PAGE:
On the 2nd October 1913, the eve of the First World War, a routine report was written in the Brown-Firth Research Laboratory in Sheffield, the benefits of which we are still reaping today.

Its author, Harry Brearley, chief metallurgist at Thomas Firth & John Brown Limited, had discovered Stainless Steel. Although his discovery sprang from a need to improve the weapons of war, Brearley had produced a material with properties that continues to provide countless benefits to mankind.

By the time of Brearley’s report, Thomas Firth & John Brown Limited had a well-established reputation in the field of armaments, having been formed through the amalgamation of two companies with a history as suppliers of steel, components and finished products to both governments and private contractors alike.

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Harry Brearley © Sheffield Libraries and Archives / http://www.picturesheffield.com

Thomas Firth supplied steel to the Royal Small Arms Factory at Enfield for the manufacture of rifle barrels, bayonets and other components, and it was their steel that helped make the world famous Colt revolvers unique in their day by having steel barrels and cylinders, unlike most manufacturers at the time who doggedly stuck to the traditional use of wrought iron.

Brown’s had, amongst other achievements, pioneered the rolling of armour plate and made the armour for HMS Warrior – Britain’s first iron warship. Soon after the discovery of stainless steel, the company would launch another of Britain’s most famous warships – the ill-fated HMS Hood.

The amalgamation of the two companies in 1903 to become Thomas Firth & John Brown Limited, usually known simply as Firth-Brown’s, was a natural step in uniting their interests. Likewise, their close relationship with the government made them the natural company to turn to early in 1912 when the War Department was seeking a better steel for rifle barrels – one that would resist wear more effectively and give the rifles a longer service life.

Brearley began experimenting with steel containing chromium, since such alloys were known to be very resistant to wear and abrasion. Even as early as 4th June in 1912, he commented: ‘if we come to study the subject of erosion in detail then a steel low in carbon and containing say between 4 & 10% of chromium would seem to be promising material’.

By October of that year, after various experiments with steel containing 5.1% chromium, Brearley suggested that although these steels could provide a comparatively cheap steel for rifle barrels or gun tubes, ‘it appears desirable to make observations with steels containing much higher amounts of chromium’.

Alloys of steel and chromium were not new. Chromium had been discovered by a French chemist called Vauquelin in 1797, and by the early 1820s Faraday in England and Berthier in France were both experimenting with steel containing this newly discovered metal. Their steels contained less than 2.4% of chromium.

Berthier had blades made which performed well, but neither Faraday nor Berthier seems to have commented on any extra wear or corrosion resistance. Over the years, other metallurgists, especially in France, experimented with chromium steels but it was Brearley who first recognised the potential for wider applications of the high chromium steels he had been experimenting with.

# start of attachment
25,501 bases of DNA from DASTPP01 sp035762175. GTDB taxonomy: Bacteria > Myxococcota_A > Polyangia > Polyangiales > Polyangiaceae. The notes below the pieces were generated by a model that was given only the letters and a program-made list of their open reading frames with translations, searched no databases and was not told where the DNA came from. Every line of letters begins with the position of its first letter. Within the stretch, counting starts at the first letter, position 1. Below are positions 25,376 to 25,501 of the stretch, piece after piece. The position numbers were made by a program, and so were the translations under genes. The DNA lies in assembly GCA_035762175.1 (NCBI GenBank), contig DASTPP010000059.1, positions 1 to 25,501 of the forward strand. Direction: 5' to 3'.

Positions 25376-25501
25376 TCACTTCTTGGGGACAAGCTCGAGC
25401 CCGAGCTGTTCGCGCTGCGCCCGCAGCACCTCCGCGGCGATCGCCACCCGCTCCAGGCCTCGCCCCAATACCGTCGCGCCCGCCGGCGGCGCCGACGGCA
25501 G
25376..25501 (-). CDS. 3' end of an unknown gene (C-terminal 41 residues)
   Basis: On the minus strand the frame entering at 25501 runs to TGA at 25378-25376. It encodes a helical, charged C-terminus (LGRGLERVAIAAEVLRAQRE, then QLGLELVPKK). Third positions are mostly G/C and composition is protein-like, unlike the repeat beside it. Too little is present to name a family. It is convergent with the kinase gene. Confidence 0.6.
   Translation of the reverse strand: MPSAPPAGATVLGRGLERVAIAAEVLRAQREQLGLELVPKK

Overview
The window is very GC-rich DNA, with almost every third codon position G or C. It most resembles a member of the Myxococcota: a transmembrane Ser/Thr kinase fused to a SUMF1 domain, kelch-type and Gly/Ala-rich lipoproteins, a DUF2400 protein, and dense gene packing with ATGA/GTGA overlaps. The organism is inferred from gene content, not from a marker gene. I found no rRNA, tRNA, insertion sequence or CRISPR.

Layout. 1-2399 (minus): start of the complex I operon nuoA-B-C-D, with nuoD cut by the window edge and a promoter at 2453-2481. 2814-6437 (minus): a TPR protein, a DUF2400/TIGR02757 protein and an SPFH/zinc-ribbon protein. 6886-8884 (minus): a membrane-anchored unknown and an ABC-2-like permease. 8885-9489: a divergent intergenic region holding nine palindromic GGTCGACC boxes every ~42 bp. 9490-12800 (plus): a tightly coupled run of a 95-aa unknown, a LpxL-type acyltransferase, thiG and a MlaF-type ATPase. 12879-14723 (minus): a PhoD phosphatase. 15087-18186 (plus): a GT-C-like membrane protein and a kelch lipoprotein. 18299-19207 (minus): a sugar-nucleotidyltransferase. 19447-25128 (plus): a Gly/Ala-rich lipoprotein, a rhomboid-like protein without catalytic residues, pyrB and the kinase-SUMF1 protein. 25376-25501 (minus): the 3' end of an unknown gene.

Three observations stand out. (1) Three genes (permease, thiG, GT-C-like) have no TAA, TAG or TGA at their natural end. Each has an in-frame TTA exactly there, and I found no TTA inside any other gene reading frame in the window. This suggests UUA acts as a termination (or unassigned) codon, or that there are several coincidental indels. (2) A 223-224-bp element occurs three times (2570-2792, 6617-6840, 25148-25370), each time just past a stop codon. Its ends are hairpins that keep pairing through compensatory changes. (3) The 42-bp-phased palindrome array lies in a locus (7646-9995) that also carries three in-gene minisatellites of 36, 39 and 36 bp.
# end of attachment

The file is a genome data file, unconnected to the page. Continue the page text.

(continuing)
Brearley had experimented with steel alloys containing 12-14% chromium and recorded in his report:

We found that this material had also unexpected anti-corrosive properties. Highly polished pieces which have been exposed to the atmosphere in the Chemical Laboratory for two or three weeks remain perfectly bright whereas ordinary mild steel becomes quite rusty. If in this respect it can be compared with 25% Nickel Steel it has one great [advantage] over it, viz – that it can be softened so as to be easily machinable and if required can also be hardened: 25% Nickel Steel cannot be hardened and it is very difficult to machine. The material would appear therefore to be especially well suited for the manufacture of Spindles (hardened), Gas and Water Meters, Pistons and Plungers for Pumps, Ventilators and Valves for Gas Engines, Blades for Turbines, Ornamental parts which require to be stong, certain forms of Cutlery etc. etc.

Early attempts to find practical uses for stainless steel focused on the production of cutlery, however, these failed because the cutlers treated stainless in the same way they had worked carbons steels – eventually, by heeding Brearley’s advice they succeeded and a new era in cutlery was born – or would have been if the government hadn’t commandeered all chromium steel for the war effort.

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The Brown-Firth Laboratory in the present day

The first commercially available stainless cutlery was produced by R. F. Mosley under the trade name ‘Rusnorstain’. Eventually Firth’s began to produce stainless steel in bulk, marketed as ‘Firth-Brearley Stainless’ in recognition of Brearley’s momentous contribution.

Gradually, other forms of stainless steel were developed, allowing an ever increasing variety of goods to be made until it became almost universal in its applications, from kitchens to chemical and food industries, from the hidden depths of the human body to outer space. Sadly, the Firth-Brearley trade name did not continue – cutlery marked with it is very collectable by steel industry historians – and Harry Brearley’s name as the person who opened the door to all these possibilities for the benefit of mankind is almost forgotten.